The retrocalcaneal bursa plays an important role in our ability to walk and run without pain, but unfortunately, it can also become irritated. This condition, known as retrocalcaneal bursitis, often manifests itself as pain and swelling around the heel. The most common cause of bursitis is repetitive movements, particularly in activities that involve running or jumping. It can also be caused by direct pressure on the back of the heel or an infection. Treatment typically involves rest, ice, over-the-counter medication, and physical therapy exercises to strengthen the muscles and improve the range of motion. In severe cases, a doctor may prescribe corticosteroid injections or surgery to remove the inflamed bursa. Minor lifestyle changes such as wearing appropriate footwear can also help prevent bursitis from occurring in the first place. So if you notice heel pain during activities like walking or running, don’t ignore it; seek proper treatment for an annoying but manageable condition like retrocalcaneal bursitis.
This condition is often caused by repetitive motion, such as running or jumping. It can also be caused by direct trauma to the area, such as a fall. It is also more common in people who wear shoes that do not fit well or who have high heels. Treatment for retrocalcaneal bursitis includes rest, ice, and physical therapy. Surgery is rarely necessary.
Causes of Retrocalcaneal Bursitis
Retrocalcaneal bursitis is often caused by repetitive motion, such as running or jumping. It can also be caused by direct trauma to the area, such as a fall. It is more common in people who have certain medical conditions, such as gout or rheumatoid arthritis. It is also more common in people who wear shoes that do not fit well or who have high heels.
Symptoms of Retrocalcaneal Bursitis
The most common symptom of retrocalcaneal bursitis is pain and tenderness around the back of the heel. The pain may worsen with activities such as walking, running, or climbing stairs. Other symptoms may include redness and warmth around the affected area. Symptoms of retrocalcaneal bursitis can be confused with that of Achilles tendinitis. This can be more confusing because sometimes both processes are occurring simultaneously.
The retrocalcaneal bursa is located directly in front of the Achilles tendon above the heel bone/calcaneus. Typically, activities that exacerbate bursitis include those that require increased dorsiflexion of the foot at the ankle. This means the foot is more upward position. The reason for this is that upward movement of the foot/dorsiflexion will cause increased pressure between the heel bone and the Achilles tendon where the bursa becomes sandwiched. Retrocalcaneal bursitis is quite easy to identify through physical examination by your doctor. It can also be confirmed in more unclear cases using ultrasound or MRI.
Treatment for Retrocalcaneal Bursitis
Treatment for retrocalcaneal bursitis includes rest, ice, and physical therapy. Surgery is rarely necessary. Resting the affected foot will help reduce inflammation and pain. Ice can be used to help reduce swelling and pain. Physical therapy may be recommended to help stretch and strengthen the muscles and tendons around the ankle. Surgery is rarely needed but may be recommended in severe cases that do not respond to conservative treatment measures.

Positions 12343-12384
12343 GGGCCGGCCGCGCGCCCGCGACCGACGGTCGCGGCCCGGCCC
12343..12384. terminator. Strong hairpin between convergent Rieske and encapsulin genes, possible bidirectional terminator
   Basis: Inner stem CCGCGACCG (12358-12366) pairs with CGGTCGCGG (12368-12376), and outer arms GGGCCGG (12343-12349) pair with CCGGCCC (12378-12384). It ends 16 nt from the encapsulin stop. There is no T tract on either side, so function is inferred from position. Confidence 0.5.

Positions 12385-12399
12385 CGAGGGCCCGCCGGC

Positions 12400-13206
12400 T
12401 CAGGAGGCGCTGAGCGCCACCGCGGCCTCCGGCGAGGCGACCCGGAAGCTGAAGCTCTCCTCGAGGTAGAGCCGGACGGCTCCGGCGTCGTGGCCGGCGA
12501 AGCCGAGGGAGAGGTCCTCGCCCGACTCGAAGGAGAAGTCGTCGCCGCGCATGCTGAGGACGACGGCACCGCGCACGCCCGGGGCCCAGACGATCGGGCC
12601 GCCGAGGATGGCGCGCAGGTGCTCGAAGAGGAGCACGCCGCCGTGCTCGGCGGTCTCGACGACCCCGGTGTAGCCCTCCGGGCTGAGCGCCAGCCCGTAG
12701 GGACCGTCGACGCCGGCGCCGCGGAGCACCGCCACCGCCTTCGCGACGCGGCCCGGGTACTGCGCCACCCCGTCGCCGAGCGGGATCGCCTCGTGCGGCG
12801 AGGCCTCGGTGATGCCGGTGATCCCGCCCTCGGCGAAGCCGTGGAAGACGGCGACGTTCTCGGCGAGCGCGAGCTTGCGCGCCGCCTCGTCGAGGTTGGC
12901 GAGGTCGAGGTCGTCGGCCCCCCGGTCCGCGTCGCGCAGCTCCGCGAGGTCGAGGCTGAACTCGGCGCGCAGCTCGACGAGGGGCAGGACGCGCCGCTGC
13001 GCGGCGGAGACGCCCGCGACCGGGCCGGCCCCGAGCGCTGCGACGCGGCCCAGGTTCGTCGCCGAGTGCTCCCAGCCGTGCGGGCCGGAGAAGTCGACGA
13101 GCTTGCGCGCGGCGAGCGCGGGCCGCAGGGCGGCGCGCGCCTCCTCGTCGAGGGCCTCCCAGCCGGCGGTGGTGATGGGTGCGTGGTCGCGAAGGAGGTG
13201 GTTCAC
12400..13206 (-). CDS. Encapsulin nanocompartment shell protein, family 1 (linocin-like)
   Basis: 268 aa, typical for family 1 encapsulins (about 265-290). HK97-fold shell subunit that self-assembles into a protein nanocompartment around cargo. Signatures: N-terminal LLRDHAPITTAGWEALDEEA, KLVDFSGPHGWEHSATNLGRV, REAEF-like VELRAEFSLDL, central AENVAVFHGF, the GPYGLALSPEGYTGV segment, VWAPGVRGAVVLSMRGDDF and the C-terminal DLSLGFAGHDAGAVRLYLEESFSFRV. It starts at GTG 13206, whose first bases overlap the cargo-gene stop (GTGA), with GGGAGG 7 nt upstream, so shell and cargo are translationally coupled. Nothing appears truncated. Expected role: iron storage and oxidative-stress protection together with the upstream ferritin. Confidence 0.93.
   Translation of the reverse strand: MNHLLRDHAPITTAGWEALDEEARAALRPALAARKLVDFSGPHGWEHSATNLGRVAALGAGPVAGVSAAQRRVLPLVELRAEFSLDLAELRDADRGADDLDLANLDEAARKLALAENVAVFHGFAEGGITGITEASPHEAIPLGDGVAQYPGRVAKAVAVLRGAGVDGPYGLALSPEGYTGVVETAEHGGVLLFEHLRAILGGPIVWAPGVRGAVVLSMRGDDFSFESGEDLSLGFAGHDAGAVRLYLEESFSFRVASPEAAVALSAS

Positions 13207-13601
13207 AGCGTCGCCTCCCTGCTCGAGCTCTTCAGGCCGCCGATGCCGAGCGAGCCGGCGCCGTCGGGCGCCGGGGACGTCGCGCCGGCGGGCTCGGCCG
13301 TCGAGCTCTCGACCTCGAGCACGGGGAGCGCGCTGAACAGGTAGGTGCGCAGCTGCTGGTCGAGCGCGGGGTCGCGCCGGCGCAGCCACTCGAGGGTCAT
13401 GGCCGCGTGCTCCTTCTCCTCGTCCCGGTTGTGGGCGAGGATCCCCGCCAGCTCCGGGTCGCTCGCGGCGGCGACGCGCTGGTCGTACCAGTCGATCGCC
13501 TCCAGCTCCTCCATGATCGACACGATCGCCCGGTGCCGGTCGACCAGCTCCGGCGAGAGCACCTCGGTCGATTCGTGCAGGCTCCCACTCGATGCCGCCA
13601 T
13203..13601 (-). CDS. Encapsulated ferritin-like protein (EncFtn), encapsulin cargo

When it comes to treating retrocalcaneal bursitis, anti-inflammatories can be a great first line of defense. These medications work to reduce inflammation and provide pain relief for those suffering from this condition. However, for more severe cases, steroid tapers may also be necessary. Injectable steroids can potentially cause damage to the Achilles tendon and should therefore be avoided in this particular region. An alternative option is to consider PRP injections, which use the patient’s concentrated platelets to promote natural healing and reduce inflammation.
When a bursa becomes inflamed, it can cause intense pain and discomfort in the affected area and limit the range of motion. While traditional approaches to treating retrocalcaneal bursitis have included steroid injections or surgery, radial shockwave treatment offers a promising alternative. This non-invasive modality sends high-energy sound waves into the tissue, stimulating the healing process and reducing inflammation. Studies have shown that radial shockwave treatment is highly successful in relieving symptoms of retrocalcaneal bursitis, with an overall success rate of 80-90%. It’s also important to note that this modality has minimal side effects compared to more invasive forms of treatment. If you’re suffering from retrocalcaneal bursitis, consider talking to your doctor about the potential benefits of radial shockwave treatment.
Ultimately, each case is unique and it is important to work with a healthcare professional to determine the best course of treatment for retrocalcaneal bursitis.
Retrocalcaneal bursitis is a condition in which the retrocalcaneal bursa becomes inflamed due to repetitive motion or direct trauma. Treatment for retrocalcaneal bursitis includes rest, ice, and physical therapy measures such as stretching and strengthening exercises. Surgery is rarely necessary but may be recommended in severe cases that do not respond to conservative treatment measures.